According to Blatt, the lodge is the center of the Ragged Mountain campus, and is a “gathering place, inviting and comfortable yet durable.”

Knowlton and the redevelopment committee’s other co-chairman, Bob Gordon, issued a joint statement, saying: “In terms of project development, the committee and our consultants took some extra time to evaluate options before presenting this plan to the public. We wanted to make sure that the campus approach was both affordable and the preferred method of delivering our recreation programs to more people. We have confirmed our total redevelopment project budget and Jeff Kuller has updated the sustainability plan for the operation and maintenance of the area. We want to make sure that folks know that $4.1 million of the $6.5 million project budget goes to mountain improvements and utilities. The new lodge represents $2.4 million of the total budget. This information, along with the design graphics and visuals released today will be posted on the Camden Snow Bowl website, camdensnowbowl.com, for those that would like to review it, both before and after the upcoming community presentation. With community support for the plan, we’re ready to start working on the final phases of design. The construction schedule will be driven entirely by the fundraising schedule.”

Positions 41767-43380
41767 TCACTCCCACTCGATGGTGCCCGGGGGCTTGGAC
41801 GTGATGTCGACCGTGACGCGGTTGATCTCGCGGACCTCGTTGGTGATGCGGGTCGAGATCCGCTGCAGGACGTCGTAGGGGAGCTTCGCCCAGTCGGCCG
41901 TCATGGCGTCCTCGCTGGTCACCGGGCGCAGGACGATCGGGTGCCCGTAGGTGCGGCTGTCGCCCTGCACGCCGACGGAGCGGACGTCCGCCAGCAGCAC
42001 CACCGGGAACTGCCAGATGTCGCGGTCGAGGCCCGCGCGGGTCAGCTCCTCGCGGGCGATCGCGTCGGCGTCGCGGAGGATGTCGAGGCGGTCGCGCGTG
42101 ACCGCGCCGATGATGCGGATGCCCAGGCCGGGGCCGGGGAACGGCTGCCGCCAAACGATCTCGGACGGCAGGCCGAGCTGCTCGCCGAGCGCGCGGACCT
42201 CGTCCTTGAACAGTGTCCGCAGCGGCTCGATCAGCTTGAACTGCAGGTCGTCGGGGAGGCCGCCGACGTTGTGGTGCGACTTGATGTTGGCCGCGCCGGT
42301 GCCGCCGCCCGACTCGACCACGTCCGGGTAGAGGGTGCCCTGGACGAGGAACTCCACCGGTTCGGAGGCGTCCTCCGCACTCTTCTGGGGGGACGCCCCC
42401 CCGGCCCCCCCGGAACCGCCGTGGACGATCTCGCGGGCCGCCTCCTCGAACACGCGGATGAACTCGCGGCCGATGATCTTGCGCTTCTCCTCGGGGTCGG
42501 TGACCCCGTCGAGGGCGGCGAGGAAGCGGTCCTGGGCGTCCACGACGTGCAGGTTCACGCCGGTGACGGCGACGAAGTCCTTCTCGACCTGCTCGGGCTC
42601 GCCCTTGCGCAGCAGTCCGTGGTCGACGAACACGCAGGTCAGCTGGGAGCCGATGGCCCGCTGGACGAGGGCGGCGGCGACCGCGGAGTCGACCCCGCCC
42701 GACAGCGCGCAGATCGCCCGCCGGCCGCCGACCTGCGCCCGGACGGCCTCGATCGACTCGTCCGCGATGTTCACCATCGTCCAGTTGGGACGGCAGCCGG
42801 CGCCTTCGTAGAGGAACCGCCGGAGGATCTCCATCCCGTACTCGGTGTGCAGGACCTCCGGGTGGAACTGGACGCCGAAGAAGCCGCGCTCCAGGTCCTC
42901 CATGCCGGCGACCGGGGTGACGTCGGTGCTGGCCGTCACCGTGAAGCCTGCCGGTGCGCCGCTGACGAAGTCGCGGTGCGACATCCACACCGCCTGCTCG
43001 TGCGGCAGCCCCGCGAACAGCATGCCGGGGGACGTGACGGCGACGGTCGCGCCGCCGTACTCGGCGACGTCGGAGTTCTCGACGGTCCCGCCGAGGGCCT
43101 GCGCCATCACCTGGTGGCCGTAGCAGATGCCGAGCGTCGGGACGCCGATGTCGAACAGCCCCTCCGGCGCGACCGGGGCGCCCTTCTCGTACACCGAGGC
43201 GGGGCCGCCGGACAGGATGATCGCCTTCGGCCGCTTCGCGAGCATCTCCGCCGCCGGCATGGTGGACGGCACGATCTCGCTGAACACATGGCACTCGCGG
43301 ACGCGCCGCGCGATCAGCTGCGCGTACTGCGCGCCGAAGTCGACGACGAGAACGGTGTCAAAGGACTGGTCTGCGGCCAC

To date, approximately $2 million has been raised toward the project.

“Honestly, we are making better progress than many other fundraising campaigns around the state, but we’d appreciate a little more help from the broader economic picture,” said Gordon. “Our goals have not changed; to improve local outdoor recreation opportunities and provide a stronger base for economic activity. The community support is still strongly behind this project and we are confident we will reach our goal for private donations. The use of the Ragged Mountain Recreation Area and the Snow Bowl continues to grow, so demand for local recreation is stronger than ever. We launch into the second half of the fundraising campaign with renewed energy and optimism and we ask everyone for their financial support of the project. We plan on using the next six months to set the stage for an exciting 2012 at Ragged Mountain.”

Knowlton said he encourages the broader Midcoast community, up and down the coast, to attend the July 27 meeting and offer comments and suggestions on the design.

“We are hoping to see enthusiasm,” said Ryan on July 13. “If we can confirm that community-wide, we can get steam behind fundraising.”